583

O Love of God, How Strong and True

Scripture References

Thematically related:

Further Reflections on Scripture References

The text's theme is God's love, which we cannot comprehend but do experience (st. 1-2). We may observe God's love in the creation around us (st. 3-4), but we find his love most clearly expressed in the sacrifice of Christ (st. 5-6); it is in this redemptive love that we find our eternal rest (st. 7).
 
Bert Polman, Psalter Hymnal Handbook

Confessions and Statements of Faith References

Further Reflections on Confessions and Statements of Faith References

The best-loved expressions of praise for God’s care-taking work of his children comes from the familiar words of Heidelberg Catechism, Lord’s Day 1, Question and Answer 1: “My only comfort in life and death [is] that I am not my own, but belong—body and soul, in life and in death—to my faithful Savior, Jesus Christ. He has fully paid for all my sins with his precious blood, and has set me free from the tyranny of the devil...Because I belong to him, Christ by his Holy Spirit, assures me of eternal life and makes we wholeheartedly willing and ready from now on to live for him.”
 

This great truth is explained more completely by Belgic Confession, Article 20. God has given his Son to die for us “…by a most perfect love, and raising him to life for our justification, in order that by him, we might have immortality and eternal life.” And in Article 21, “…He endured all this for the forgiveness of our sins.” For this redemptive work we give praise and adoration.

Assurance

In Christ all the fullness of God was pleased to dwell,
and through him God was pleased to reconcile to himself all things,
whether on earth or in heaven,
by making peace through the blood of his cross.
And you who were once estranged and hostile in mind, doing evil deeds,
he has now reconciled in his fleshly body through death,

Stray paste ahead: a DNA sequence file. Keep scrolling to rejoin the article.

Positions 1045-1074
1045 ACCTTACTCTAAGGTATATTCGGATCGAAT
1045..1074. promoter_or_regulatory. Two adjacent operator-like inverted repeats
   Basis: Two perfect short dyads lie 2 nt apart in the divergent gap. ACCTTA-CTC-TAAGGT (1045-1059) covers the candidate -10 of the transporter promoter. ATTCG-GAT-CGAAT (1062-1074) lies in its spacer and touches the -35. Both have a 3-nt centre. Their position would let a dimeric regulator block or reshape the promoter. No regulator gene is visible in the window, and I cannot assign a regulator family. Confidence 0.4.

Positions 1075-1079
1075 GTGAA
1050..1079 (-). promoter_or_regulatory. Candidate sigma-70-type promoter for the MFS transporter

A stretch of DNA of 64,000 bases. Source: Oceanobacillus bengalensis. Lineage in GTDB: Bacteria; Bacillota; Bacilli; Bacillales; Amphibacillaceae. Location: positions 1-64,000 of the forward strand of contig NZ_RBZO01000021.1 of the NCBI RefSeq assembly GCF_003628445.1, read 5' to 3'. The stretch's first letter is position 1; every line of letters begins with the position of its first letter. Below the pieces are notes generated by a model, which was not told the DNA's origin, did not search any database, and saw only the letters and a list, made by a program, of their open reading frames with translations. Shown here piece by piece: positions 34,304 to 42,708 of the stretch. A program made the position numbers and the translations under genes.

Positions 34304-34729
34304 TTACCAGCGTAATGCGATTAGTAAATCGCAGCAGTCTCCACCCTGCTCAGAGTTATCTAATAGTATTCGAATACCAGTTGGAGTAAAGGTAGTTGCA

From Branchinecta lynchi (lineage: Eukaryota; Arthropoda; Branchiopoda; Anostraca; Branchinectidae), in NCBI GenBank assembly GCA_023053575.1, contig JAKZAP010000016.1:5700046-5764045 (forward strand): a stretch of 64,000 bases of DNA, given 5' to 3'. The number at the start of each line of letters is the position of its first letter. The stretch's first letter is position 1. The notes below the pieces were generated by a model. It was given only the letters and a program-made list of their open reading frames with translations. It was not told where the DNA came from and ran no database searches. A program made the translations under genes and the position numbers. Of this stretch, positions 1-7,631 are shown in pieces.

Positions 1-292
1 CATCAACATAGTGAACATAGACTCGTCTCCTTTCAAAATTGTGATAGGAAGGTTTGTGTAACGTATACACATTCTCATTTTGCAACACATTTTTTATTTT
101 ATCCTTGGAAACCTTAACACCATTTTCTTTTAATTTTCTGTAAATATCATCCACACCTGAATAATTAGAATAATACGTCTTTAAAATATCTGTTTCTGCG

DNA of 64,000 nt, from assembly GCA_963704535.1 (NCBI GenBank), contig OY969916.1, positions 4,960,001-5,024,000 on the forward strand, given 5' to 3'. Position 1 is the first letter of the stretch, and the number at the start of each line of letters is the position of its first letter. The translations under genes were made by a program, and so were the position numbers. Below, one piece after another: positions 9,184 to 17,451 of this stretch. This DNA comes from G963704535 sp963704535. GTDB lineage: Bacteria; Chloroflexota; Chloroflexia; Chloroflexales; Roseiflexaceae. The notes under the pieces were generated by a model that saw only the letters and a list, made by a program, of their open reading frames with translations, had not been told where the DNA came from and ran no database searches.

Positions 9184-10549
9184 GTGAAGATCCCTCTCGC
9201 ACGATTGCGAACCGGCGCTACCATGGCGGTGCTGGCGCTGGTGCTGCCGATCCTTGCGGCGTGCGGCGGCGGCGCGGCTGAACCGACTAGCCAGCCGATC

so as to present you holy and blameless and irreproachable before him.
Brothers and sisters: through the cross of Christ
we are forgiven and reconciled to God. Praise be to God!
—based on Colossians 1:19-22, NRSV
— Worship Sourcebook Edition Two

Tune Information

Name
WAREHAM
Key
G Major or modal
Meter
8.8.8.8

Hymn Story/Background

One of Horatius Bonar's best hymn texts, “O Love of God” was published in his Hymns of Faith and Hope (1861) in ten stanzas.
 
The text's theme is God's love, which we cannot comprehend but do experience (st. 1-2). We may observe God's love in the creation around us (st. 3-4), but we find his love most clearly expressed in the sacrifice of Christ (st. 5-6); it is in this redemptive love that we find our eternal rest (st. 7).
 
William Knapp composed WAREHAM, so named for his birthplace. WAREHAM was published in his 1738 collection with the melody in the tenor as a setting for Psalm 36. Its slightly simplified form appears in nearly all modern hymnals. The tune is easy to sing because of its almost continuous stepwise motion and smooth melodic Contour. Try assigning the stanzas as follows for antiphonal singing: stanzas 1 and 2 to one group, stanzas 3 and 4 to another, and the remaining three stanzas to the entire congregation. Sing in harmony for the even-numbered stanzas, but the strength of unison singing is necessary for stanza 7.
— Bert Polman

Author Information